State barred from seeking, obtaining, or imposing a sentence on the basis of race, ethnicity, or national origin. Effective January 1, 2021, AB 2542 (Stats 2020, ch 317) adds Pen C §745(a), which bars the state from seeking or obtaining a criminal conviction or seeking, obtaining, or imposing a sentence on the basis of race, ethnicity, or national origin. In addition, newly added Pen C §1473.7(a)(3) permits the defendant to file a motion to vacate a conviction on the basis of newly discovered evidence of a conviction or sentence sought, obtained, or imposed on the basis of race, ethnicity, or national origin in violation of Pen C §745(a). See Chap 41.
Peremptory challenges. Effective January 1, 2021, AB 3070 (Stats 2020, ch 318) amends CCP §231.7 to change the burden from purposeful discrimination to a substantial likelihood that an objectively reasonable person would view the membership in a protected group as a factor in the use of the peremptory challenge. See Chap 29.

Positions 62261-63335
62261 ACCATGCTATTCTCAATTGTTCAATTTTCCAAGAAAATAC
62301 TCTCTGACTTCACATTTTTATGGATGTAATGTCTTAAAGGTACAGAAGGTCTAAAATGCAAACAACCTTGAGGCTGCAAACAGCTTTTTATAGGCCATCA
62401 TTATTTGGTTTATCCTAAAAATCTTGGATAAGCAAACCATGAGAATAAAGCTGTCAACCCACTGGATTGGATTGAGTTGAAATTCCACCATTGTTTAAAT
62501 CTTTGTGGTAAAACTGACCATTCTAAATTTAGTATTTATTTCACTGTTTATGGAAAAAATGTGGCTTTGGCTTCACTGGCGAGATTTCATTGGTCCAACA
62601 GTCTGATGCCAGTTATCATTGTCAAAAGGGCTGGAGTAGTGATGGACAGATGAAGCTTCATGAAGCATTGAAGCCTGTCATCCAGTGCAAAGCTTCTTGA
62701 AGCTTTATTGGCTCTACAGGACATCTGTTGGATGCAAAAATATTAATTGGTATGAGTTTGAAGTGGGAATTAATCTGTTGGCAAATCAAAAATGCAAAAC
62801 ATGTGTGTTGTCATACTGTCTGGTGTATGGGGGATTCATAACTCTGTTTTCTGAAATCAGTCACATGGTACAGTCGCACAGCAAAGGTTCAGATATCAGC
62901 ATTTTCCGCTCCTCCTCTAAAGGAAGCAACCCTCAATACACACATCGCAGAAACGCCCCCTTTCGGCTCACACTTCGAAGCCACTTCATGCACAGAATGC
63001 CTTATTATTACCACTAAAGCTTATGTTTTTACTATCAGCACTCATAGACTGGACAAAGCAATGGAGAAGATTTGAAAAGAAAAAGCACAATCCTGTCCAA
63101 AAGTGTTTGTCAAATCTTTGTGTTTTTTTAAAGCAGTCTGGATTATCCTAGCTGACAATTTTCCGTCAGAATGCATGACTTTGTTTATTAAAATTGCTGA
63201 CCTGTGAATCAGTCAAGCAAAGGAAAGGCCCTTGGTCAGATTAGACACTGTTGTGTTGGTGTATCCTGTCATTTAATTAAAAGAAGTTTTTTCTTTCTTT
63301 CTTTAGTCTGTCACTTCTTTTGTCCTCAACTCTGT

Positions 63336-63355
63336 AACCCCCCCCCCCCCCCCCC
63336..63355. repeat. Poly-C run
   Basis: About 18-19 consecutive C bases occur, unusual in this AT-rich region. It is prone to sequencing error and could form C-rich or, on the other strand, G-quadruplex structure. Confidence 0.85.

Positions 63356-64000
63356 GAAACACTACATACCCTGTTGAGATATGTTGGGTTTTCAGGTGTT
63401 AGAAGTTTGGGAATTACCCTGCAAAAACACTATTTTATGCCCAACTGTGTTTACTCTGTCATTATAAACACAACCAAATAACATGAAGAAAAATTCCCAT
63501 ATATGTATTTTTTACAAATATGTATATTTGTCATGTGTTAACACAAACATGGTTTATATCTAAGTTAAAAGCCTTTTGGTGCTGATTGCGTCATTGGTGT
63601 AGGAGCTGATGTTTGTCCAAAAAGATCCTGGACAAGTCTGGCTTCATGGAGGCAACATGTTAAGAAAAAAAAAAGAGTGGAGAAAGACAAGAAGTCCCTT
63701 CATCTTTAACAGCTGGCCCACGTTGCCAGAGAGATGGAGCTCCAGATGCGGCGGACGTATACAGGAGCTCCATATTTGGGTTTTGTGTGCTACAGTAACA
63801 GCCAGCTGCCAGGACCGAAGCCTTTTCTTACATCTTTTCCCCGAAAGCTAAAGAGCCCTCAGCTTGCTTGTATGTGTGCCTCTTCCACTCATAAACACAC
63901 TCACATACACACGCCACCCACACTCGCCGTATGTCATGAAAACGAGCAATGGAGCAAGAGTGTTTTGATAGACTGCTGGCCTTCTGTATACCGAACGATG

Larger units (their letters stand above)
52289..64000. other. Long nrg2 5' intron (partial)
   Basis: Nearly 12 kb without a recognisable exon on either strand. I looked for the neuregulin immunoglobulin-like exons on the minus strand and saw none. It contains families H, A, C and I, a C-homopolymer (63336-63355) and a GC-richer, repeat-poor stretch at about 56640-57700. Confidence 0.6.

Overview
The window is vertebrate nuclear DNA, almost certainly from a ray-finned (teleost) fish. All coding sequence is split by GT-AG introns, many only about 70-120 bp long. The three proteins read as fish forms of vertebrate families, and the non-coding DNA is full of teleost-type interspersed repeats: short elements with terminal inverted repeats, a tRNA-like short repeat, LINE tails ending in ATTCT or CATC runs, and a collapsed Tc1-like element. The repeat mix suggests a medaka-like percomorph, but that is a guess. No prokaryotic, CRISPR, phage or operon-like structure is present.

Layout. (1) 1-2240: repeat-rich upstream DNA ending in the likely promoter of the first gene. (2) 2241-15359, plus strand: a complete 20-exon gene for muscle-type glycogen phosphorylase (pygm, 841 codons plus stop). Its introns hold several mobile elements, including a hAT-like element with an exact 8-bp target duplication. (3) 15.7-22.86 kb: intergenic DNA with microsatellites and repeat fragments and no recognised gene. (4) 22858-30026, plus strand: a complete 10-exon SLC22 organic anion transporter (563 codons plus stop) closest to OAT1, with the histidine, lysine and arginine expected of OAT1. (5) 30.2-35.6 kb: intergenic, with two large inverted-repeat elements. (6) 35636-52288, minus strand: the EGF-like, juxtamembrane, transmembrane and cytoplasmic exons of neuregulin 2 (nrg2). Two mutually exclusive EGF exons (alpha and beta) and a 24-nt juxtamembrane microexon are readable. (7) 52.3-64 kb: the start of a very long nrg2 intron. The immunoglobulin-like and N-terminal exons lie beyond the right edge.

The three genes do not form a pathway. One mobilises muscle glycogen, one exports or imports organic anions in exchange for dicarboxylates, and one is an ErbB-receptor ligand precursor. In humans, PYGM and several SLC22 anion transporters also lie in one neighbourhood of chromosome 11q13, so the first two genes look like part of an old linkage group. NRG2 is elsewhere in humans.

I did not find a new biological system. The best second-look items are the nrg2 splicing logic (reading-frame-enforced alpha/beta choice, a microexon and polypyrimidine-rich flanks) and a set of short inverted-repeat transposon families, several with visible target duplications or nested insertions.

Juvenile delinquency proceedings. Effective September 30, 2020, SB 823 (Stats 2020, ch 337) adds Welf & I C §208.5(a), which requires a person whose case originated in juvenile court to remain, if the person is held in secure detention, in a county juvenile facility until the person reaches 25 years old, except as provided in Welf & I C §208.5(b) and (c) and Welf & I C §731(a)(4). In addition, effective July 1, 2021, SB 823 (Stats 2020, ch 337) establishes an Office of Youth and Community Restoration (YCR) in the California Health and Human Services Agency (HHS). The office’s mission is “to promote trauma responsive, culturally informed services for youth involved in the juvenile justice system that support the youths’ successful transition into adulthood and help them become responsible, thriving, and engaged members of their communities.” See Chap 56.